/

Battle of Borodino – Napoleon’s Invasion of Russia

9 mins read
Start

7 September 1812 marks the Battle of Borodino in Napoleon Bonaparte’s Russian invasion when his 86,000 French, German & Polish infantry & 28,000 cavalries defeated Field Marshal Prince Mikhail Kutuzov’s 72,000 Russian infantry & 17,500 cavalries. Kutuzov had steadily fallen back before Napoleon. Tsar Aleksandr, I demanded battle. Kutuzov built earthworks at Borodino. 3 arrow shaped fleches guarded his center-left. The Raevski redoubt guarded his center-right. The Shevardino redoubt initially held his left. Judging it too exposed, he fell back, leaving 20,000 men under Gorchakov to cover him. On 5 September Murat attacked with Nansouty’s I & Montbrun’s II Cavalry Corps & Davout’s I Infantry Corps. At dusk, Gorchakov retreated on Kutuzov’s orders. The fight cost 4-5,000 French & 6,000 Russian casualties.

Shevardino’s fall unanchored Kutuzov’s left. On 7 September, his center earthworks arced from Moskva River on the right, running along the Kolocha tributary to Utitsa on the left. Thick woods fronted him. Borodino anchored his center. Further back, the Raevsky redoubt, 19 guns with a clear field of fire, covered it. Barclay de Tolly’s 1st Army (80,000 men) held the right. Pyotr Bagration’s 2nd Army (34,000 men) held the left. Despite pleading, Kutuzov didn’t move men from his right to cover his left. As such, the strongly fortified right held most of his men & artillery. The understrength & underserved left was very vulnerable. The fleches had shallow ditches, open embrasures & were too wide, exposing men inside. The Semyanovskaya battery gave cover.

Battle map of Borodino

Napoleon ordered Davout to assault the fleches head-on. Poniatowski would outflank Kutuzov’s left. At 06:00, a 102-gun Grand Battery fired on Kutuzov’s center. Compans’ division (20 battalions, 25e, 57e, 61e & 111e Ligne) attacked the south fleche. Dessaix’s div. (10 bns, 85e & 108e Ligne) attacked the north one. Massed artillery fired on them as they exited the woods, wounding both generals. Seeing the confusion, Davout personally led the 57e forward. His horse was killed under him. He fell so hard he was reported dead, but rose & led again. By 07:30, he took all 3 fleches. Bagration drove him out. Ney led the 24e, retaking them. Bagration requested Tolly’s aid. At 09:00, Tolly sent 3 Guards regiments, 8 grenadier battalions & 20 guns. Heavy smoke blinded both sides. Masses of corpses & wounded impeded movement.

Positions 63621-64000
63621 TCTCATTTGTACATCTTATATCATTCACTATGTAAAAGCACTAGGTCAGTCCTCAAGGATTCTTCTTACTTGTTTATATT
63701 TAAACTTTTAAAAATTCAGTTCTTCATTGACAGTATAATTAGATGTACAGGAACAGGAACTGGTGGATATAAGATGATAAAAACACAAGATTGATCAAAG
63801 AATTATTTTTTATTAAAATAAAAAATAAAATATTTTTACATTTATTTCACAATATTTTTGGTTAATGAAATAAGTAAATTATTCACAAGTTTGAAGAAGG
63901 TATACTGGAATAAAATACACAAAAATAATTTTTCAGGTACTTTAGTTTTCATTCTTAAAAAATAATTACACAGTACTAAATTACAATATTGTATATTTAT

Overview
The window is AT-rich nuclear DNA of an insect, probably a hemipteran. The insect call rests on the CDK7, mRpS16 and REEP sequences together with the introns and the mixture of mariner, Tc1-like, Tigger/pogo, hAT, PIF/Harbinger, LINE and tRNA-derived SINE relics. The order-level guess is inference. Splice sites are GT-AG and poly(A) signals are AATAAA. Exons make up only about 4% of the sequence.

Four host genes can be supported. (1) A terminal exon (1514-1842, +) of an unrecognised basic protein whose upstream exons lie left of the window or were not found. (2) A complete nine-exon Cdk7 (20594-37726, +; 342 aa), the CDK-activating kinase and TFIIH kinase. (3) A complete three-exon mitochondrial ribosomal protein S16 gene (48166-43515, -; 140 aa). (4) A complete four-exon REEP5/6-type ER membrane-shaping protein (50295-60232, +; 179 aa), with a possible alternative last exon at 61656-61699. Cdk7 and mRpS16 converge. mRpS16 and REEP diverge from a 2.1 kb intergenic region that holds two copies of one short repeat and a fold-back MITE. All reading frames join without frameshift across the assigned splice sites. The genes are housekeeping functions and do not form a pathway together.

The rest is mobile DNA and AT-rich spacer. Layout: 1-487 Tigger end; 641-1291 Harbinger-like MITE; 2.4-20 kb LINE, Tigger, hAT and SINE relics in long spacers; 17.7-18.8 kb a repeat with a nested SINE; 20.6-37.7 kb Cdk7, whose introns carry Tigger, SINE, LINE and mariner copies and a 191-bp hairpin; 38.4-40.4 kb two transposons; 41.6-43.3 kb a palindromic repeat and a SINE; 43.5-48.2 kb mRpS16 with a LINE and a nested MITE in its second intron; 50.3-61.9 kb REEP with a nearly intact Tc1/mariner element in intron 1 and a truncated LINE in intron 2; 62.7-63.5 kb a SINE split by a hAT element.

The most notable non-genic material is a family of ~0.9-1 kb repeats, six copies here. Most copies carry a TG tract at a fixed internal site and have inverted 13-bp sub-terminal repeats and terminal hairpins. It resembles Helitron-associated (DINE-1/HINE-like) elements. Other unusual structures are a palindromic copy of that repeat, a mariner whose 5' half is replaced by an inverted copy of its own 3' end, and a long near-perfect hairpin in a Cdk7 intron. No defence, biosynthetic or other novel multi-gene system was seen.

Murat’s cavalry circled the fleches, charging Bagration’s infantry, who formed squares. Knorring’s (20 squadrons, Ekaterinoslav, Gluchov, Malaya Rus, Novgorod & Voyenny Orden Cuirassiers) & Neverovsky’s (12 bns, Odessa, Simbrisk, Tarnopol & Vilna Inf., 49th & 50th Jägers) divs. confronted him. 7 French assaults failed. Bagration personally led some attacks & was wounded at 11:00 by cannonball splinters, dying later. Knorring drove Murat to take cover behind the Wurttemberg Infantry. The Grand Battery shredded Tolly’s arriving reinforcements. By 11:30, Friant’s div. (17 bns, 15e Légère, 33e & 48e Ligne, Joseph Bonaparte Inf.) held the field. Without Bagration, Russian morale collapsed. Smoke hid their disordered withdrawal. Napoleon refused reinforcement requests, reluctant to commit the Imperial Guard.

The Battle of Borodino by Louis-François Lejeune, 1822
The Battle of Borodino by Louis-François Lejeune, 1822

Beauharnais’ IV Corps seized Borodino from the Guard Jägers. Advancing further, they lost cohesion & were driven back. Delzon’s div. (16 bns, 8e Légère, 84e, 92e & 106e Ligne, 1st Croats) garrisoned Borodino. IV Corps’ artillery drove the Russians back to Raevsky. Broussier’s (18e Légère, 9e, 35e & 53e Ligne, Joseph Bonaparte Inf.) & Morand’s (15 bns, 13e Légère, 17e & 30e Ligne) divs. crossed the Semyanovka, seizing Raevsky from Paskevitch’s div. (12 bns, Ladoga, Orel, Nivegorod & Poltava Inf., 5th & 42nd Jägers). Yermolov brought up 3 horse artillery batteries, blasting Raevsky’s open rear. The Uga Inf. & 2 Jäger regiments retook it in a bayonet charge. Seizing the Semyanovka heights, Ney & Davout set up a battery. Along with IV Corps’ artillery, they enfiladed the Russians. Tolly sent Eugen’s div. (12 bns, Krementchug, Minsk, Tobolsk & Volhynie Inf., 4th & 34th Jägers) to defend the redoubt. Sorbier’s French Imperial Guard artillery brought up 36 guns. A massive barrage devastated the Russian advance, described as “a walk into Hell.” Kutuzov, “in a trance,” didn’t send his own guns.